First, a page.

Tuesday, November 3, 2020

Cacography – Wordplay Wednesday™ 11/04/2020

Witch One is Spelled Rite?

Back into the “C’s” we go! Like the demonic word, cacodemon, offered up during October’s Halloween extravaganza, this week’s word has its own literary “bad” moon rising …

CACOGRAPHY (ka-ʹkä-grɘ-fē; 1580) n. –1) bad spelling – compare orthography; 2) bad handwriting – compare calligraphy.  [WW #293]

Now, although my primary word source is Webster’s Collegiate Dictionary (series), I often refer to more than one authority for a more comprehensive understanding of a word or term.

Usually, they’re all saying the same thing in a different way. But searching cacography was rather like this sample sentence, “The doctor’s cacography left the nurse squinting, trying to make heads or tails of his medical instructions for the patient.” Like the nurse, you just want to go, “Huh?”

Wikipedia’s definition of this word defied all others by adding a whole different dimension: “Cacography is deliberate comic misspelling, a type of humour similar to malapropism.” Sure, sure, that’s the ticket!

Hmmm, so when you’re chastised for your careless cacography, you can dismiss it by claiming it was meant to be funny. Haha. Uh-huh.

Word Challenge: CACOGRAPHY. While there aren’t as many references to handwriting as there once was, you can aptly apply it to descriptive results from more digital typing than script, as you fit cacography into your week of perfectly formed writings and clever conversations.

Learning knows no prejudices or boundaries, and it isn’t fattening! Expanding your mind is a no-cost, simple joy. Do you feel that way too? What’s your inspiration? Share your creative genius and Wordplay Wednesday comments below.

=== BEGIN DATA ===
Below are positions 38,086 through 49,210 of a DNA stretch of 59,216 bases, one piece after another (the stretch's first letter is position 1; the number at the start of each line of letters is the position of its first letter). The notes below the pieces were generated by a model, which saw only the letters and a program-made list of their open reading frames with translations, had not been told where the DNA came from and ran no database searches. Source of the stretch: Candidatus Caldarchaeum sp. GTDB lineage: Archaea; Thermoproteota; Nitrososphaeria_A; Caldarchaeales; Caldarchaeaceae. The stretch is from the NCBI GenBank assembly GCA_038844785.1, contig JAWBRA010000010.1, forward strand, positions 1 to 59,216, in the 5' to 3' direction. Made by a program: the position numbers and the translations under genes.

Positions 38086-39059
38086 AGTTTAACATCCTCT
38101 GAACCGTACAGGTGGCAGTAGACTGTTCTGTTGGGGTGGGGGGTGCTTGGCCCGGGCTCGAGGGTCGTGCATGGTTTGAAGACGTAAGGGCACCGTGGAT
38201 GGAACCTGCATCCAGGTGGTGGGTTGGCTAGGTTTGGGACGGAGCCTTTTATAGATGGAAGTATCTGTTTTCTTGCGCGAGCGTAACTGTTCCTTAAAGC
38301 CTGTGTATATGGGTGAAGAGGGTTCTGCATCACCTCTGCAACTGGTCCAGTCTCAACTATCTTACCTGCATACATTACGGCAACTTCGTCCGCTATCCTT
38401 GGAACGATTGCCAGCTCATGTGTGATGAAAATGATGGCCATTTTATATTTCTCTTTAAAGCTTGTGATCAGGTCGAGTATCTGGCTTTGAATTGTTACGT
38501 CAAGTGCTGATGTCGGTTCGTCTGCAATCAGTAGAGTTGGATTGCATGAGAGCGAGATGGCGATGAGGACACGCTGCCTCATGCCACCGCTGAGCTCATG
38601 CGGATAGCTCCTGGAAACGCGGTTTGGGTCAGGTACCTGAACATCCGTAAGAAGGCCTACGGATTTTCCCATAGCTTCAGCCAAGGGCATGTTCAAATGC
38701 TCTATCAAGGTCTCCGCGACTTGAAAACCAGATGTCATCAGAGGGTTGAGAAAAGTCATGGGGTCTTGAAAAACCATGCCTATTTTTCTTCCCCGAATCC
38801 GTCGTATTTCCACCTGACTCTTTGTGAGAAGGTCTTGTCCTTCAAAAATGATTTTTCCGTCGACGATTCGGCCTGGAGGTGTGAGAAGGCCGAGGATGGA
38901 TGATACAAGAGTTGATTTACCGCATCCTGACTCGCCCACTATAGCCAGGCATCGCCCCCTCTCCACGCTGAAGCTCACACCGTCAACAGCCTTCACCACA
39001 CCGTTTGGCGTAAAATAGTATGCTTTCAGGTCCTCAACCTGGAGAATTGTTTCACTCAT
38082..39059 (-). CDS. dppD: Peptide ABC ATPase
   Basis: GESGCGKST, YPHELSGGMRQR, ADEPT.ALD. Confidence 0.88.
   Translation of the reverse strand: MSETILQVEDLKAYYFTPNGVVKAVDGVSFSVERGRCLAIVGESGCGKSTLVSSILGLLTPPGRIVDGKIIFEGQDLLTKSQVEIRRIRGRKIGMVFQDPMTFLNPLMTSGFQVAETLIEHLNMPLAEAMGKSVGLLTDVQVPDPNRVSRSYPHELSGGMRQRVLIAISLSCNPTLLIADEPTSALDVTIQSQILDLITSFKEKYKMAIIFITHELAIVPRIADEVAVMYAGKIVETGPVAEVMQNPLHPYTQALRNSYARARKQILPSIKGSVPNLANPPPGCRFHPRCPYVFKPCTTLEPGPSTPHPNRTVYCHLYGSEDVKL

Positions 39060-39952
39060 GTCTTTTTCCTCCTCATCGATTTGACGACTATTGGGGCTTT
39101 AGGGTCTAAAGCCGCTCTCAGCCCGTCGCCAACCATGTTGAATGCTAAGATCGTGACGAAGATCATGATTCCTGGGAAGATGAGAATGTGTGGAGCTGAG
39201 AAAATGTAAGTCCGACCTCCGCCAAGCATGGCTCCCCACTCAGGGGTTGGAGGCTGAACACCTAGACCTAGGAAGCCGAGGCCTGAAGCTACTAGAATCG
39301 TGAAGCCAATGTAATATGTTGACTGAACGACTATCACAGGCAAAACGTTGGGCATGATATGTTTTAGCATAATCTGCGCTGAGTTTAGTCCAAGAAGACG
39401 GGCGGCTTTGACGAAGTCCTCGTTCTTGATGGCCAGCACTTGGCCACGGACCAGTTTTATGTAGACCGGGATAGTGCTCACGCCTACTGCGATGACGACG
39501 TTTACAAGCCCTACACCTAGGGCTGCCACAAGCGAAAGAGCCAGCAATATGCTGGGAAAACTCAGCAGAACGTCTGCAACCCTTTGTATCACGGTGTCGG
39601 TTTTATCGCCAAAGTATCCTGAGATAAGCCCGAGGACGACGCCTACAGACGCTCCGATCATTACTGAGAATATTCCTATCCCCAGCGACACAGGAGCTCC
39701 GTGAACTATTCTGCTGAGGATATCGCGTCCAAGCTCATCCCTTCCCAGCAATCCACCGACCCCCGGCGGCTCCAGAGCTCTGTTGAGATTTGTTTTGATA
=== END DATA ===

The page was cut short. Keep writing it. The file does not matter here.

Write first for yourself … only then can you write for others. (L.Rochelle) 

Cheers to learning a new word today!


[LinDee Rochelle is a writer and editor by trade, and an author by way of Rock & Roll. She has published two books in her Blast from Your Past series (of three) about pioneering R&R Radio DJs. True behind-the-mic tales make GREAT Holiday and anytime Gifts available on Amazon (eBook and print): Book 1Rock & Roll Radio DJs: The First Five Years 1954-1959; and Book 2Rock & Roll Radio DJs: The Swinging Sixties. Coming soon … The Psychedelic Seventies!]

*LR Notes: 1) Dictionary definitions are quoted from Webster’s New World College Dictionary. Yes, we sometimes present them out of “official” context—but that’s half the fun! Think of it as “creative context.” 2) a] Recent dictionary additions to definitions include a date of first use, if known; b] words in small caps indicate “see also.” 3) Neither I (LinDee Rochelle) nor Penchant for Penning are responsible for how you use information found here, that may result in legal action.



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